Goldman Sachs CFO just sent an email to Goldman employees announcing that the bank was now a "financial holding company."
The designation of Goldman as a Financial Holding Company was granted by the Federal Reserve on August 14th, according to a person familiar wth the matter. Goldman only announced the news today because it wanted to avoid pre-empting the official announcement by the Federal Reserve, which only announces changes in designation periodically.
Goldman had said it planned to seek FHC status when it first converted to a Bank Holding Company. The designation allows a bank to engage in non-banking, financial activitties. Of course, Goldman has been doing this all along under temporary permission from the Fed.
"It's a natural progression from being a Bank Holding Company," Goldman Sachs spokesman Lucas Van Praag told us. "We've said it was our intention to become a FHC since becoming a BHC (check our most recent 10-K for more on the subject). FHCs are permitted to engage in a broad range of financial and other activities. We do not expect that our change of status will materially affect our business strategy."
Apparently many banks, including Fifth Third and Bank of America, are both Bank Holding Companies and Financial Holding Companies. Morgan Stanley applied to become a financial holding company long ago.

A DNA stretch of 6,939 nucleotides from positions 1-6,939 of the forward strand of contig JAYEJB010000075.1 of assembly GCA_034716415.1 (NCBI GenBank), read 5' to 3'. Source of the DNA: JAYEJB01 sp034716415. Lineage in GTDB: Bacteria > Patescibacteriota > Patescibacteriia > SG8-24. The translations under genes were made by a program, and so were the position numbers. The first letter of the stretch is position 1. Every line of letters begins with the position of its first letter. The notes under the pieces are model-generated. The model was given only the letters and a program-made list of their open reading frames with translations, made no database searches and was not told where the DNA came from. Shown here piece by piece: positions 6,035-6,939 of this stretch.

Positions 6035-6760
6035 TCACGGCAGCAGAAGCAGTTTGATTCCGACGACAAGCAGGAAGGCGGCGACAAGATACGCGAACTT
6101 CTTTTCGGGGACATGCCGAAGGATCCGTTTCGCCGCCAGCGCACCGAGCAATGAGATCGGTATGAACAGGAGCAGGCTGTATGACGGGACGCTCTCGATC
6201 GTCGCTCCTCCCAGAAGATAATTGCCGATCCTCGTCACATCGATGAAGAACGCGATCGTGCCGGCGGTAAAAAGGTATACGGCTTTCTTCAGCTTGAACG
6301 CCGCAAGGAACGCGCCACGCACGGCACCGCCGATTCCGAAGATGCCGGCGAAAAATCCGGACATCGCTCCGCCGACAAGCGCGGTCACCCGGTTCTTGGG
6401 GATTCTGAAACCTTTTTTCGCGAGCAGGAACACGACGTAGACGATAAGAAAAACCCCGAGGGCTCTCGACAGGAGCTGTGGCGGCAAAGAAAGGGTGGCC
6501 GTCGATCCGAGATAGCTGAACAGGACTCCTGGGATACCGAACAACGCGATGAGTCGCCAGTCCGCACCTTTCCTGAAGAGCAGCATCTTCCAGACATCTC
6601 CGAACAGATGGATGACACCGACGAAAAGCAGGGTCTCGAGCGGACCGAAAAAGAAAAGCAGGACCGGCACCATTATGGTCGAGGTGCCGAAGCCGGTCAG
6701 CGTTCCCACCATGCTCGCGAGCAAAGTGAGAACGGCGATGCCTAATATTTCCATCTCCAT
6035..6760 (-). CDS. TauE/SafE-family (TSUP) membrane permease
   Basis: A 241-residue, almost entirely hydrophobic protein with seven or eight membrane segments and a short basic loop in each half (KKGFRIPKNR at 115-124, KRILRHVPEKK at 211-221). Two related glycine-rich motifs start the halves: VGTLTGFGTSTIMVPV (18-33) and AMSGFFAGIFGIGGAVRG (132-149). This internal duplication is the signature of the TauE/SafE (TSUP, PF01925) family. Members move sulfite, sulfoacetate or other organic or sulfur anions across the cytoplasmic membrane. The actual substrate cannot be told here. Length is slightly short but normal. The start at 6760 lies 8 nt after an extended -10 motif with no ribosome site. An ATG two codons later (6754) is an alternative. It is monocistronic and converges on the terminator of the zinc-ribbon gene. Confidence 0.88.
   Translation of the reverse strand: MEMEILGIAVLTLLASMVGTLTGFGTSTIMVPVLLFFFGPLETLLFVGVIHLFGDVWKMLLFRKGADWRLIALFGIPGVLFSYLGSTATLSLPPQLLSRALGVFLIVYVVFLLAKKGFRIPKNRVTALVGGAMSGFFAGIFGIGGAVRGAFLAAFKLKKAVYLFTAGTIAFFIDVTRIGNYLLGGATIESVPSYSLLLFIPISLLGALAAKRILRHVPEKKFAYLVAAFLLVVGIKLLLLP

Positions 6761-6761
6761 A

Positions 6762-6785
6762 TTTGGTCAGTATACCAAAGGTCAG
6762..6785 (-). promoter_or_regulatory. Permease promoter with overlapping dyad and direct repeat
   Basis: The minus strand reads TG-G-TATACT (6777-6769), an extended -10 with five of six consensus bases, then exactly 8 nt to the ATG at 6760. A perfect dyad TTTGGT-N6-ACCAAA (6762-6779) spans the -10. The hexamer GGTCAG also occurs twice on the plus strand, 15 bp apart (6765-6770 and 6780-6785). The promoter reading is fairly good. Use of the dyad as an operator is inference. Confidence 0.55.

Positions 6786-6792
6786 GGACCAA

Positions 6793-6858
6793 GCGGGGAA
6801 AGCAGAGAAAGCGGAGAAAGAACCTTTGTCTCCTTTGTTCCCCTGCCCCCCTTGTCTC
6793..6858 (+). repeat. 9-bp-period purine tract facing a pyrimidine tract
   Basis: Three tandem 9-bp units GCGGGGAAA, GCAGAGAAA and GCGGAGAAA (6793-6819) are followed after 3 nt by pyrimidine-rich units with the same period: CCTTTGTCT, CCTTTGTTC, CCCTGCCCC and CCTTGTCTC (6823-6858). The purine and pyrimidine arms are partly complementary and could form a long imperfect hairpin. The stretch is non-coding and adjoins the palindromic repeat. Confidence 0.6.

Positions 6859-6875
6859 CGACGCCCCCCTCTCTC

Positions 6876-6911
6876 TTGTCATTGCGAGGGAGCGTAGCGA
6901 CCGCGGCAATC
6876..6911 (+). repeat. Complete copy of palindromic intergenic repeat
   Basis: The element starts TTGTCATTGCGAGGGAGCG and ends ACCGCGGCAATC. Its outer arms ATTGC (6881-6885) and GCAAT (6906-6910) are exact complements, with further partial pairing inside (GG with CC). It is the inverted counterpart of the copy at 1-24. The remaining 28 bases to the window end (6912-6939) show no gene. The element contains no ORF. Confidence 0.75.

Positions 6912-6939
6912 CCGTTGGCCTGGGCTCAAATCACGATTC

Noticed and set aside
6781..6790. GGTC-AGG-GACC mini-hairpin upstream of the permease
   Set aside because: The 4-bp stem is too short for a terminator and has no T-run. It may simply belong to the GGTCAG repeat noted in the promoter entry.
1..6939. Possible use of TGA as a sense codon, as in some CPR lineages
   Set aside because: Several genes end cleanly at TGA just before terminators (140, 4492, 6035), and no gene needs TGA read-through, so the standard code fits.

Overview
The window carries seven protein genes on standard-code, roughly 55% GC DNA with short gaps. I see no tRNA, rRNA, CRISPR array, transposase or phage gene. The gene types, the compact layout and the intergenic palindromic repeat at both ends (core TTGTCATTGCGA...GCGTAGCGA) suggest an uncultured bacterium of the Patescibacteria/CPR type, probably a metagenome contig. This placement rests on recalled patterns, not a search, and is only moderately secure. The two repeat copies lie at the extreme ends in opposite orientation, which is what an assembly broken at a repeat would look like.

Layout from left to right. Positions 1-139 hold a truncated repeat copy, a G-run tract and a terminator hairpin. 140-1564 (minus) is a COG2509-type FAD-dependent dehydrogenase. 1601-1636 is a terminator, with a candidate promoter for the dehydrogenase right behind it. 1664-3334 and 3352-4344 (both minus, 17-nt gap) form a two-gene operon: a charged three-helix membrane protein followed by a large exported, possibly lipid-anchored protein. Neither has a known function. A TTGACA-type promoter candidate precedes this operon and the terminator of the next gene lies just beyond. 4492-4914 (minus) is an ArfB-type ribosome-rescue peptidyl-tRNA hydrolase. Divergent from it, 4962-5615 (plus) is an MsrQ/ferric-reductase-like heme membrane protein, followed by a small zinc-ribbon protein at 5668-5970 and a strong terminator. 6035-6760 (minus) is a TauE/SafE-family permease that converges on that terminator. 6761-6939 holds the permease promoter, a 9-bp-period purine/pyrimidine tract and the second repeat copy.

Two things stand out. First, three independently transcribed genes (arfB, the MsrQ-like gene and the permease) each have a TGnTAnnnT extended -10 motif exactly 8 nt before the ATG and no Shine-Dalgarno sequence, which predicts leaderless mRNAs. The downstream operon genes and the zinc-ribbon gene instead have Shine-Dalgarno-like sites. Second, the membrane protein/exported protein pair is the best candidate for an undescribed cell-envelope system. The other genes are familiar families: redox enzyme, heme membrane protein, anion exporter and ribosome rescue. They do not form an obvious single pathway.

"The email says that Goldman is now 'a type of bank holding company that is permitted to engage in a broad range of financial and related activities,"
one Goldman insider tells us. "Which is murky!"
Here's the Federal Reserve's definition of a FHC.
A financial entity engaged in a broad range of banking-related activities, created by the Gramm-Leach-Bliley Act of 1999. These activities include: insurance underwriting, securities dealing and underwriting, financial and investment advisory services, merchant banking, issuing or selling securitized interests in bank-eligible assets, and generally engaging in any non-banking activity authorized by the Bank Holding Company Act. The Federal Reserve Board is responsible for supervising the financial condition and activities of financial holding companies. Similarly, any non-bank commercial company that is predominantly engaged in financial activities, earning 85% or more of its gross revenues from financial services, may choose to become a financial holding company. These companies are required to sell any non-financial (commercial) businesses within ten years.